The Rome-based New Liturgical Movement blog asked for reports on attendance at readers' Traditional Latin Masses around the world. One commenter--I think he was American--decried that one couldn't just go to the Extraordinary Form, one had to "go Trad." Unfortunately, the chap didn't say what he meant by that, or who is enforcing it, or what town he is talking about. We are talking about a world-wide restoration here.
Obviously the Extraordinary Form of the Mass is a incomparable treasure of the Church available to all Catholics, even if they are in a state of mortal sin, and any non-Catholic guests we bring with us. (Naturally reception of Holy Communion is reserved to Catholics in a state of grace who have fasted and wish to receive.) The one thing those who regularly attend the EF expect of those who don't is a reverent silence (or brief communications to each other in voices no louder than a whisper) in church before, during and after Mass.
You go in at the church door, taking off your hat (if male), you kneel or sit, you pray or sit being quiet, you toss money in the collection basket or you don't, you receive Holy Communion (if appropriate) or you don't, you sing with the congregation or you don't, you pray silently afterwards or you leave at once. If you leave early, no-one will take offense: in the Edinburgh TLM, a doctor often hurries off to answer a vibrated summons and two or three of the senior ladies toddle off soon after Holy Communion to set up the tea and coffee table. At the Extraordinary Form of the Mass, the unspoken understanding is that no-one interferes with anyone else's concentration. Occasionally a chance visitor unthinkingly violates this rule silently, as did the poor woman who wore a sports bra under a T-shirt so deeply scooped, everyone behind her could read her underwear's message, spelled out in rhinestones, that the wearer was S E X Y.
That was about seven years ago; see how it sticks in the mind.
It may be that half--or all--the women who regularly attend the Edinburgh Missa Cantata have similarly memorable lingerie, but no-one will ever know because one of the principles of female traddism is to do our best to keep the under in underclothing.
At any rate, it is true that deportment within the church, in the half hour before, during, and up to fifteen minutes after an Extraordinary Form of the Mass (and Benediction, if offered), is expected to be Trad. Loud chatter, hailing friends, audible laughter, lighting cigarettes, stripping down to one's underwear, men wearing hats, rainbow sashes....all these things are most definitely frowned upon.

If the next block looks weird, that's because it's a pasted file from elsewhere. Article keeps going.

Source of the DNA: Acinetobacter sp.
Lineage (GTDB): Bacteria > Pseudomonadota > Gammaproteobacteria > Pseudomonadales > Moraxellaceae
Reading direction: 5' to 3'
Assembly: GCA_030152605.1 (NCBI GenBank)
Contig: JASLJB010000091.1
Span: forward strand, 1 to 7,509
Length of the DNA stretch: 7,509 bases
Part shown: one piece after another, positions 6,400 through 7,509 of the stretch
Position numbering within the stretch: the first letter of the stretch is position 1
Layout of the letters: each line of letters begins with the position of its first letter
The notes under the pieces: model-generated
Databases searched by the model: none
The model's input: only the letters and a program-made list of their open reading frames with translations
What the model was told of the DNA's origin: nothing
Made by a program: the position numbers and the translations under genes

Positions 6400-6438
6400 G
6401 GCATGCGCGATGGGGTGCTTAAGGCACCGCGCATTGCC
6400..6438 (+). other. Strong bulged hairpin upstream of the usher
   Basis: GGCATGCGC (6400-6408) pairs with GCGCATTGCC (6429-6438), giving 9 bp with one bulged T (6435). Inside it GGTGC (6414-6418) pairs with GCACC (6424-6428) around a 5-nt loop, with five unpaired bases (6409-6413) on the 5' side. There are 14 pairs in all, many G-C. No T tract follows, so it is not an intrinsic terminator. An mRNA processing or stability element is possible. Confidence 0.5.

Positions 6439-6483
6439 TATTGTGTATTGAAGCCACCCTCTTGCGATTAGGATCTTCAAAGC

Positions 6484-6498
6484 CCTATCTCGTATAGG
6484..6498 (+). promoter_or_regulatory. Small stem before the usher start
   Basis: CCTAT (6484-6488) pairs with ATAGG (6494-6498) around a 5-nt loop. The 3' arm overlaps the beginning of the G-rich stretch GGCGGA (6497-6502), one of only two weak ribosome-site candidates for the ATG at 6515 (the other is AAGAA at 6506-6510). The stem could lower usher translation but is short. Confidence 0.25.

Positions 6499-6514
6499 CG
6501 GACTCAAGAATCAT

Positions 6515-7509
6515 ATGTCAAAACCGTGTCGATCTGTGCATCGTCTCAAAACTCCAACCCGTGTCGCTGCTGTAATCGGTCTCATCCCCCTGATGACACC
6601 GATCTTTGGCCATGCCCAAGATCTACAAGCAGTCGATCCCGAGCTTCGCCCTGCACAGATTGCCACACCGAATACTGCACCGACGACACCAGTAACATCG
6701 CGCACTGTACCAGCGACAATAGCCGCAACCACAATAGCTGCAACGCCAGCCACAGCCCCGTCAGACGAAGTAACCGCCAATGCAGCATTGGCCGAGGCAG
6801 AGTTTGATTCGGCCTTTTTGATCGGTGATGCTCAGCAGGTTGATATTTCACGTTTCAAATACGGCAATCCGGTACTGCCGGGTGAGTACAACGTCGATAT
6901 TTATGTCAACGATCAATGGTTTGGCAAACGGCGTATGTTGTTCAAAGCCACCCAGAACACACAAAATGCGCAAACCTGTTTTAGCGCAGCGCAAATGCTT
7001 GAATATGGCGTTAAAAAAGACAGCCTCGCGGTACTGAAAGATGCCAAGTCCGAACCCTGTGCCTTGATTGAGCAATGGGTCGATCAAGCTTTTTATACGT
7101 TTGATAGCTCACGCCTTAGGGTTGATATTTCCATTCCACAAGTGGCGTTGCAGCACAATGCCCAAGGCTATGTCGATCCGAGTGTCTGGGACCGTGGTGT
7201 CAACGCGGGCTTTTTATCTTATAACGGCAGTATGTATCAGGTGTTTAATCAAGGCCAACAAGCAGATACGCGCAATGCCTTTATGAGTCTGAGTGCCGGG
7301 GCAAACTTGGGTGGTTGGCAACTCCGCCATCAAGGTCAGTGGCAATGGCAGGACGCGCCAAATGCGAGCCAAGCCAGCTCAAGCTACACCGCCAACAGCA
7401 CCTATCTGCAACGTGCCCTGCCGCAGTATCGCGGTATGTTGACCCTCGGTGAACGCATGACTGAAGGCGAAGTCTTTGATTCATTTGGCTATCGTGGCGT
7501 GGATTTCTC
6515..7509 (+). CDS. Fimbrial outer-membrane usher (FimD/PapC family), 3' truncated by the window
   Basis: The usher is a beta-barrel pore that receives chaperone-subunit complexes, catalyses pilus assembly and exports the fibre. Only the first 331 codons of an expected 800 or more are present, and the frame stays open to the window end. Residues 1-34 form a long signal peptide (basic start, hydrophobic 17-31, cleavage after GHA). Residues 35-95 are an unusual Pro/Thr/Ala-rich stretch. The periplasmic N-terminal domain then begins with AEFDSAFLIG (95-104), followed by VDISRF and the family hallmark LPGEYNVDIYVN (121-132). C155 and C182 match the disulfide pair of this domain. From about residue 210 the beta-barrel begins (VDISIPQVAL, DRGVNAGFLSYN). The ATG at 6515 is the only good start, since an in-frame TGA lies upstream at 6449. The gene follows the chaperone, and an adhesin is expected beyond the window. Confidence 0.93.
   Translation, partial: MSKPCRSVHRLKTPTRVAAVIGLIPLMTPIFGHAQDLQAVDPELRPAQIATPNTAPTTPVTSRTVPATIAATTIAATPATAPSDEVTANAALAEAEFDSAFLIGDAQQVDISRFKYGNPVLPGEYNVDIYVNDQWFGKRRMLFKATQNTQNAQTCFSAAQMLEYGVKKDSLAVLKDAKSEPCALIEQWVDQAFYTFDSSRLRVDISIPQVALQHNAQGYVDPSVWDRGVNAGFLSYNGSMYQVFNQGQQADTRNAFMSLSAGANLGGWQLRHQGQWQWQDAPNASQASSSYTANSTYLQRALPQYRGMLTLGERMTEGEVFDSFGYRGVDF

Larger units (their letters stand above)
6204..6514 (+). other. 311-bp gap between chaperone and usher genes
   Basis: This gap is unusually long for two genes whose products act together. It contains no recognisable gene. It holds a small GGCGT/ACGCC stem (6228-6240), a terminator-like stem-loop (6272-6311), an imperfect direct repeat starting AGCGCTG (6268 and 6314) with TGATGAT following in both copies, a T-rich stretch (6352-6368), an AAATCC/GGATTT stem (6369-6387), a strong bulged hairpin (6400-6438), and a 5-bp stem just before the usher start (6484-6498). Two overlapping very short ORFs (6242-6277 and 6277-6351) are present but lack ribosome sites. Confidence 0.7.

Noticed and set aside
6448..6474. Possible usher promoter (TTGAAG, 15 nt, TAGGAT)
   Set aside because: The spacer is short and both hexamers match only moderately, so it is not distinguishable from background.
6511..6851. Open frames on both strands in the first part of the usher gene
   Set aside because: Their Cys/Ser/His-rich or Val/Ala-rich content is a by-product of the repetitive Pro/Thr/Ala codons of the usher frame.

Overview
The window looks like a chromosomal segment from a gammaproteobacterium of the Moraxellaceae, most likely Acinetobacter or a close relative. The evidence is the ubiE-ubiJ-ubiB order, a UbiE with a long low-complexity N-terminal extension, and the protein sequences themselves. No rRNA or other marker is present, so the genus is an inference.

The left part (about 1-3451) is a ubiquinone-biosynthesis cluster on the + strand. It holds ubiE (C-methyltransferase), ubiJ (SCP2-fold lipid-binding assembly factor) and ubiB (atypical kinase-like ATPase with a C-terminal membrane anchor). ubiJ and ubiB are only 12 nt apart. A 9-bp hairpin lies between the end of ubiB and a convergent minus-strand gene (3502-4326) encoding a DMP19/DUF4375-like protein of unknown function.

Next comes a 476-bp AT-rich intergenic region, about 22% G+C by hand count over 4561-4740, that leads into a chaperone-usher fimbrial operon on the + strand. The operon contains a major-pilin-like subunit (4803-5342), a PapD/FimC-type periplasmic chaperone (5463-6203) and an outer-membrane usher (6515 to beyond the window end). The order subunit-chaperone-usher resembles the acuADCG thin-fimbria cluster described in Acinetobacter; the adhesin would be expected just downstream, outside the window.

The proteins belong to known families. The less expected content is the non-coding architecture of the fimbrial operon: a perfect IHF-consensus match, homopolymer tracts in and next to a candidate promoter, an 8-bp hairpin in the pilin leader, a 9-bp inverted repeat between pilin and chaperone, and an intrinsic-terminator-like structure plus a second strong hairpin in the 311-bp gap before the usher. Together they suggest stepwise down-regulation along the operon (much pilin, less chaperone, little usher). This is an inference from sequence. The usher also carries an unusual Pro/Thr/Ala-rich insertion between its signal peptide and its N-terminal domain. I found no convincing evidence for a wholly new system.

However, once you are out of church, you are free to be as noisy, free and easy, dressed or undressed as the the law allows. It is true a married woman of the parish pokes gentle fun at those male university students who do not wear tweed jackets, but she is only kidding. Tweed-haters can prevent being the object of such jests by not going to the After-Mass Tea. And I think this is the crux of the problem.
As long as you are at the Traditional Mass (Extraordinary Form of the Mass), your personality should not trouble anyone, and nobody's personality should bother you. The priest's personality has been well muffled up with vestments and rubrics; his personality shouldn't bother you either. None of us should stand out much; none of us should trouble the others. We are shoulder to shoulder praying together, a community united in prayer, all facing forward towards the altar, the priest's movements, the Blessed Sacrament in his hands.
Afterwards we pop into the car park and become distinct. The smokers light up. The shy and the busy flee. Knots of friends form. The blind demand to know where so-and-so is. The uni students first greet uni students, the families other families, the old bachelors other old bachelors. There is a slow drift into the parish hall for tea, coffee and biscuits, and people plunk down at tables. In general, the uni students sit with uni students, the families with other families, and the old bachelors with other old bachelors, the childless with other childless. (The elderly women busy themselves in the kitchen.) So far so good. After-Mass small talk in the reserved UK tends to be along the lines of "What atrocious weather. What did you think of Cameron's speech on the telly? A lot of nonsense. I never listen to that rubbish. What do you think of this new adaption of "War and Peace?" Is it worth seeing? Where's so-and-so? Oh, in Ireland?"